When is a joke not a joke?

When it's a theoretical framework of communitative lingusitcs

A scientist is trying to determine what makes a joke a joke.

But linguistics expert Graeme Ritchie says his research won't unlock the secret to gag writing.

Instead, the academic will analyse the structure of jokes, examining factors such as the element of surprise, ambiguity, exaggeration or repetition.

Dr Graeme Ritchie, from Edinburgh University, told the Daily Record: "When I've finished the work it will probably be so abstract and abstruse that very few people outside linguists will read it."

"Linguists can study the construction of poems but that doesn't mean they will be able to write sonnets like Shakespeare.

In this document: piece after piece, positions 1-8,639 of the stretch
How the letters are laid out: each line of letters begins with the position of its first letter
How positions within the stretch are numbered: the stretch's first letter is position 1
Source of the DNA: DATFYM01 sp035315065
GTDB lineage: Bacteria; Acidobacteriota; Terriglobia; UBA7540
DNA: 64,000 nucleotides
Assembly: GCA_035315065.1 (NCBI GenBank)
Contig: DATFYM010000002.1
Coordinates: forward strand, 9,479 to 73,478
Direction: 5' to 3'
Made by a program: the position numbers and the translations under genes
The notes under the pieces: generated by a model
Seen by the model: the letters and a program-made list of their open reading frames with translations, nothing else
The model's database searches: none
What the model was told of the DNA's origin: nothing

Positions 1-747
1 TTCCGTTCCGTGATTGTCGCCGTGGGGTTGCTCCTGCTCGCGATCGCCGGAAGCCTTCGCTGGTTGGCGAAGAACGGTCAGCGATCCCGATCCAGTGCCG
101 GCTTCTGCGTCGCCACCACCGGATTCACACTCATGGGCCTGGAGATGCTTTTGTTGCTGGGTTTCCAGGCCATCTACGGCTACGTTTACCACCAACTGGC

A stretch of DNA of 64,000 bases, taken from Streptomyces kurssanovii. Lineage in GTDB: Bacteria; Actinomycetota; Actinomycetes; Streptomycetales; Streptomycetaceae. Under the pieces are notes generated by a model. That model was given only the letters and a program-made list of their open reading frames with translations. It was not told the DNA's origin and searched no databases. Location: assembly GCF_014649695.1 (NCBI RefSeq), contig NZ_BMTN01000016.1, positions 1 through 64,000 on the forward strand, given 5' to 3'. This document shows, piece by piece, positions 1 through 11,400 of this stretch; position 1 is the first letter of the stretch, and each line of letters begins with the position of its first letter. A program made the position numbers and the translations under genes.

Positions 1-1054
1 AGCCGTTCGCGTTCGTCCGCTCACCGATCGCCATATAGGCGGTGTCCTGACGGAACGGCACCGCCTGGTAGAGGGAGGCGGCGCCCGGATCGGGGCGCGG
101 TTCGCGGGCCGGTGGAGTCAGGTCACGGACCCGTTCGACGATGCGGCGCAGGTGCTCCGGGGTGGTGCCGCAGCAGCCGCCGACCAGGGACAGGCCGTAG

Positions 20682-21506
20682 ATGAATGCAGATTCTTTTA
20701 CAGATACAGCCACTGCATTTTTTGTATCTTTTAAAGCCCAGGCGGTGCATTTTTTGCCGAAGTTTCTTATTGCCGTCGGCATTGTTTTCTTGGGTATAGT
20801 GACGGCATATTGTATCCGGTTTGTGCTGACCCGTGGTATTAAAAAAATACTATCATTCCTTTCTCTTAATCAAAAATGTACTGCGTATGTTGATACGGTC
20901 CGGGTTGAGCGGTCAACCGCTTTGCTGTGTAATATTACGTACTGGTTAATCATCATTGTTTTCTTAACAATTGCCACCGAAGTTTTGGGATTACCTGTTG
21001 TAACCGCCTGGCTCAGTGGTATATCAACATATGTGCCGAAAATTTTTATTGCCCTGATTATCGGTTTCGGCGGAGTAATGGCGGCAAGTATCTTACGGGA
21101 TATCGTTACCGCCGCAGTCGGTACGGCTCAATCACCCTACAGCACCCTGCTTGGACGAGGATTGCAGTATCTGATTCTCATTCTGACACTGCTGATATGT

"Humour is complex but largely unexplained behaviour. It has great importance in culture and society but we do not know why it developed.

"The outcome of this research will be the creation of a theoretical framework that is a basic set of linguistic ideas and methods suitable for spelling out the mechanisms that underlie jokes."

Sounds like a laugh a minute...

Published: 17 May 2002

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